Tyndale House Publishers
Official Back Cover Synopsis:
Abigail Pressman never would have guessed that love notes penned on paper hearts by an anonymous couple could challenge her doubts about romance. A business owner in a quaint tourist town, she dreams of expanding. but lately, she's more focused on resisting the matchmaking efforts of the Valentine Volunteers, who gather in her store to continue Loves Park's tradition of stamping mail with the city's romantic postmark.
When Abigail is unwillingly drafted into the Volunteers, she encounters the hearts, a distraction that couldn't come at a worse time. A hard-to-read doctor has become Abigail's new landlord, and he's threatening to end her lease.
As she fights a growing attraction to this man intent on crushing her dreams, Abigail is inspired to string the hearts in her store, sparking a citywide infatuation with the artsy trend. But when a new batch of hearts arrive, it appears something tragic has happened to the couple. Will uncovering their story confirm Abigail's doubts, or could it rescue her dreams . . . and her heart?
If your interest is already snagged, as mine was, make sure to check out the author's Facebook page!
My Personal Thoughts:
Well, it happened. I found a contemporary romance that I can genuinely say I love. Do you ever tire of those books about people who have everything together? Their lives are successful, they're confident in everything they do, they meet, fall in love, and everything is perfect. Those types of books always make me feel inferior, and when you feel inferior to a fictional character, that's a bad sign! This is probably why I don't read much in the way of contemporary fiction because I always find the heroine too pushy, living in absolute surety of the universe and her place in it.
Not so for the charming and hesitant Abigail Pressman. Her father left her family when she was still a child, never giving a reason for his abandonment. In an ordinary town that might not be such a huge deal, but it's a very big deal in Loves Park, Colorado where everything revolves around true love and romance. If you've ever seen The 10th Kingdom with Kissing Town, Loves Park feels a lot like that. And for Abigail, still single at 30, the town is torture. It's not that she wants to get married because, frankly, she doesn't trust in marriage and true love. It's just that she feels like everyone in town is looking at her. She is, after all, one of the founding family's last remaining single women. Her business, while enough for her, is not enough for her mother, or for the Valentine Volunteers who are determined to marry her off. None of her wants and needs are taken into account, nor can anyone fix her lack of trust in the male sex. For Abigail, fairy-tale endings seem too good to be true because they are.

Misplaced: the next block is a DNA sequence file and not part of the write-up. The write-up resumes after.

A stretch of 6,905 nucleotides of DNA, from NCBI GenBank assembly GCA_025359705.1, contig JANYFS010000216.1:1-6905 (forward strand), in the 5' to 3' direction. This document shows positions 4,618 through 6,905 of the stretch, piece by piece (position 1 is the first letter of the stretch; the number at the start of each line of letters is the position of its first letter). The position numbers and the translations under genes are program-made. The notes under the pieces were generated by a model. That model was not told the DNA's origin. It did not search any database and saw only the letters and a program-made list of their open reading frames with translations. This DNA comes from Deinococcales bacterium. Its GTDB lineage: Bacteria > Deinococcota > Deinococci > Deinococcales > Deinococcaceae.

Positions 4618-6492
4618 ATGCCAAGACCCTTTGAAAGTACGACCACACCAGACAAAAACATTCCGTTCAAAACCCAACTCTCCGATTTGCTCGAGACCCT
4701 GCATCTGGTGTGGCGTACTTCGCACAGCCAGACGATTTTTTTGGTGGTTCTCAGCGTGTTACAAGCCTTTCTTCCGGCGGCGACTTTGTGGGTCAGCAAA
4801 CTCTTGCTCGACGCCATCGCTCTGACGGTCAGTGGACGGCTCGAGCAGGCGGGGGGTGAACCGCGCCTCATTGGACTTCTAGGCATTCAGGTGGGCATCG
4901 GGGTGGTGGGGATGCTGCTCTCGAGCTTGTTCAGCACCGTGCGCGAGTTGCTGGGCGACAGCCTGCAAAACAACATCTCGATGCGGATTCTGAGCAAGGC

I love this. I love the realism of a young woman who is slightly awkward when she talks to men, who isn't even sure if she'd make a good wife or mother, and who is still single at 30. Because that's me. Oh, not the talking to men part, but I am cynical about the emotions that are supposed to swirl when a person is in love. I've never felt them, and so for me, it seems like that feeling is just a big phony. I'm sure it's not, but a part of me still thinks that way.
Paper Hearts is probably the best book I could have read for Valentine's Day this year. Every year my cynicism climbs, leaving me with even more of a clinical eye when I look at men. I am Abigail in many ways minus the bookstore, although believe me I wish I owned a bookstore! Almost everything she feels, I feel. Our past experiences keep us from feeling like we can trust in the opposite sex. Romance is a waste of time and a risk that's not worth the taking. But maybe, just maybe, because Abigail discovered it is a risk worth taking, someday I can take it too. She's an inspiration for me, and so I must sincerely thank Ms. Walsh for creating a character so truly relatable to who I am as a person and to where I'm at in my life's journey.
As for Dr. Jacob Willoughby, I at once both like him and dislike him. He's a man with a high moral standard, yet at the same time he allowed himself to be pushed around by a woman, not the heroine, who is obviously a money-grubbing man-hunter. He didn't stand up for Abigail a time or two, and he didn't stand up for himself until the very end. But I can forgive him because the man has literally been through hell in his personal life and he's scrabbling to make sense of both himself and God. His life is broken and he has to learn to pick up the pieces, hand them to God, and beg for them to be pasted back together. Like Abigail, Jacob is an inspiration because he is not perfect, he has failed at being a hero, and now he's just as tentative about relationships and love as she is. They have to learn to trust together, not apart, and that's what makes Paper Hearts such a beautiful and moving story. Just in time for Valentine's Day.
Plus, and this is a big plus for me, both Abigail and Jacob learn to rely on God. Both of them are Christians, but both of them are broken in different ways. Jacob full of self-loathing and mistrust and Abigail full of complacency and hesitation. It takes a couple of miracles and some serious moving of the heart to get them to lean on God once again, but once they do, their lives blossom. If there's one thing I've learned it's that God wants His children to talk to Him, even when I'm angry, hurt, confused, or maybe even unbelieving. Because at least that way I'm keeping the avenue of communication open. It was incredible to walk with Jacob on his road of forgiveness and reconciliation with his heavenly Father.
Make sure to check out the BOOK TRAILER that Tyndale made especially for Paper Hearts!
- I received Paper Hearts from Tyndale House Publishers as a free copy in exchange for an honest review, which I have given.
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